When the question is asked whether the Obama Administration are fools or liars—and a certain Chicago mayoral candidate is often nominated as both—you can be certain discussion of “the public option” will come up.
It doesn’t come up directly in today’s FT (page 4 of the print edition; no link; I get the paper edition, and there’s no relationship between the two*), but it certainly abides in the plan put forth by Paul Ryan (R-Innumeracy) to de-reform health care reform:
Congressman Paul Ryan…says he believes an arcane budgetary procedure known as reconciliation could be a vital tool for his party to scale back funding for some of the administration’s policies. Under congressional rules, bills passed under reconciliation—which must be related to budgetary issues—need only 51 votes to pass in the Senate.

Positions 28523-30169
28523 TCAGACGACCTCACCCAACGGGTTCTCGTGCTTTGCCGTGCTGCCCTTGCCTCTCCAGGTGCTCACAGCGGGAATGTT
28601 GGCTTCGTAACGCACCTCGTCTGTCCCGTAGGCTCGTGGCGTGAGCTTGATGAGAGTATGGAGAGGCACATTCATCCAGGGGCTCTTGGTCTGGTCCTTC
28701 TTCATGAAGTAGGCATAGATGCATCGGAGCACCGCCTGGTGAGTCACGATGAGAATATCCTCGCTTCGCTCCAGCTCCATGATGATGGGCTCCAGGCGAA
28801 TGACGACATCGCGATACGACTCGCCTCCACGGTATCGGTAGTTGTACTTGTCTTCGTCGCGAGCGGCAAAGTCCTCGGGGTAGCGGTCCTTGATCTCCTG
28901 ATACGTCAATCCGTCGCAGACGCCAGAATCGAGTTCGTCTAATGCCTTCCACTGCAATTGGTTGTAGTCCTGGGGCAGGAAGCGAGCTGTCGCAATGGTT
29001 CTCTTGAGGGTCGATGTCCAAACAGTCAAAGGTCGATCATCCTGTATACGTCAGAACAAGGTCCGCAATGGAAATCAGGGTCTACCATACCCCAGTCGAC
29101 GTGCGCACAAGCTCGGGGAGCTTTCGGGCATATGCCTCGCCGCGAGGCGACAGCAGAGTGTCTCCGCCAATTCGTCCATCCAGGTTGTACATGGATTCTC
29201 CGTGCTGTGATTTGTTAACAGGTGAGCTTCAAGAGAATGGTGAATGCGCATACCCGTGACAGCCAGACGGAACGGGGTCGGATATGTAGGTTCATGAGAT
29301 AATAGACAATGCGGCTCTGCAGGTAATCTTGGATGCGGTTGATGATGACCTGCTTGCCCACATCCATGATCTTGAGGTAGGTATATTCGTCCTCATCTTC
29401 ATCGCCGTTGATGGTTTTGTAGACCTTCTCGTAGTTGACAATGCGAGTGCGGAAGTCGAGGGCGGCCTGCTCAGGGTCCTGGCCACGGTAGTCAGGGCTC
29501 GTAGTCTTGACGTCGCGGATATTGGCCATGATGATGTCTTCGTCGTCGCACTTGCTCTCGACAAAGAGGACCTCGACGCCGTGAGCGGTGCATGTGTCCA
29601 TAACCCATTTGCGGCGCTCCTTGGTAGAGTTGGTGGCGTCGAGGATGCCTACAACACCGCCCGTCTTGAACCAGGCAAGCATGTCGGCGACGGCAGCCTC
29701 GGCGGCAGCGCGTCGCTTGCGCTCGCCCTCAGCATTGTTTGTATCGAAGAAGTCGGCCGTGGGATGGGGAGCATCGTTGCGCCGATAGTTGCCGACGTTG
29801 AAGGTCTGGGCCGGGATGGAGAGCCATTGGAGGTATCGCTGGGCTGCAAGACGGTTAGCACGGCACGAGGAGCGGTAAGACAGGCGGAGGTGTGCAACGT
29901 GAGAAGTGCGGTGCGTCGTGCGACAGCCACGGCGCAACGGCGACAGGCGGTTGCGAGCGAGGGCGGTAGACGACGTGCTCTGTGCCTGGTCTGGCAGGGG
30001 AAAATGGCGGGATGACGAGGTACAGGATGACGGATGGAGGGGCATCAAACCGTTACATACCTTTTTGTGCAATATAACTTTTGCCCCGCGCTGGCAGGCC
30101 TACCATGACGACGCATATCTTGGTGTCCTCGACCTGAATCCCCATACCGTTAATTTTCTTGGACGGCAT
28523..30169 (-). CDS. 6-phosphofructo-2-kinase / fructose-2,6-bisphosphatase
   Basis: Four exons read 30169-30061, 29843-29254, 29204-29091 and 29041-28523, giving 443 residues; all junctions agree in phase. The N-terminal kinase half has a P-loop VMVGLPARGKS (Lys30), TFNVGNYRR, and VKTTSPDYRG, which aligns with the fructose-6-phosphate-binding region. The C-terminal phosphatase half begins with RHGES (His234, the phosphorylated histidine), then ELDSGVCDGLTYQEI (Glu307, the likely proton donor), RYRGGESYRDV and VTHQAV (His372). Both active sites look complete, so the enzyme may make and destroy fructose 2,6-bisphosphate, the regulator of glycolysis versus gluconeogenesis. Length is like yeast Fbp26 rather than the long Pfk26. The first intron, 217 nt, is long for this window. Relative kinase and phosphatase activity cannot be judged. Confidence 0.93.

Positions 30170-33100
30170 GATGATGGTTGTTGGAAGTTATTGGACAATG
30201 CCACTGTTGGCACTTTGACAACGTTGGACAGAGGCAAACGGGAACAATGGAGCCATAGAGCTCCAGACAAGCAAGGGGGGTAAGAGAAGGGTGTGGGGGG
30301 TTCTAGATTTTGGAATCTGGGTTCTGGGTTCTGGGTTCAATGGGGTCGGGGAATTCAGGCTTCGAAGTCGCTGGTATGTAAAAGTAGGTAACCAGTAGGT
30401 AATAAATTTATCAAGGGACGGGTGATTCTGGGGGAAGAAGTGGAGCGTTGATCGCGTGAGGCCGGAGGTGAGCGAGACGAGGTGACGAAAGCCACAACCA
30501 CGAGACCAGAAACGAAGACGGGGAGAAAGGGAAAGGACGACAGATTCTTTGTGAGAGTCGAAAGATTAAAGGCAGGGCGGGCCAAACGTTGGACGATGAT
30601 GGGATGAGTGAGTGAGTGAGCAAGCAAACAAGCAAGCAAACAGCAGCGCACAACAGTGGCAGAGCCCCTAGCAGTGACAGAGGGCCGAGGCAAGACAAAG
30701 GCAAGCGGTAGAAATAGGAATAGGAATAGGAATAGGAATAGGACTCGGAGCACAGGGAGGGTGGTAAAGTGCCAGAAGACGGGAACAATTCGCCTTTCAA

It’s that self-same “arcane budgetary procedure ” that provided an opportunity to pass an initial health care reform bill with “the public option.” Strangely—feel free to Google for evidence—the Republican opposition to using reconciliation was varied and loud. Now, it’s about to be their touchstone for dealing with health care budgeting.
Glenn Greenwald and D-Day have made the case that the Obama Administration were liars, not fools, when they declared they couldn’t pass the public option during the reconciliation process. On the off chance we still believe they were only fools, it will be interesting—or, for some of us, horrifying—to see their reaction to an open declaration that the reconciliation process is fair game when used to reach Republican goals.
*If anyone in comments provides the link, I’ll add it.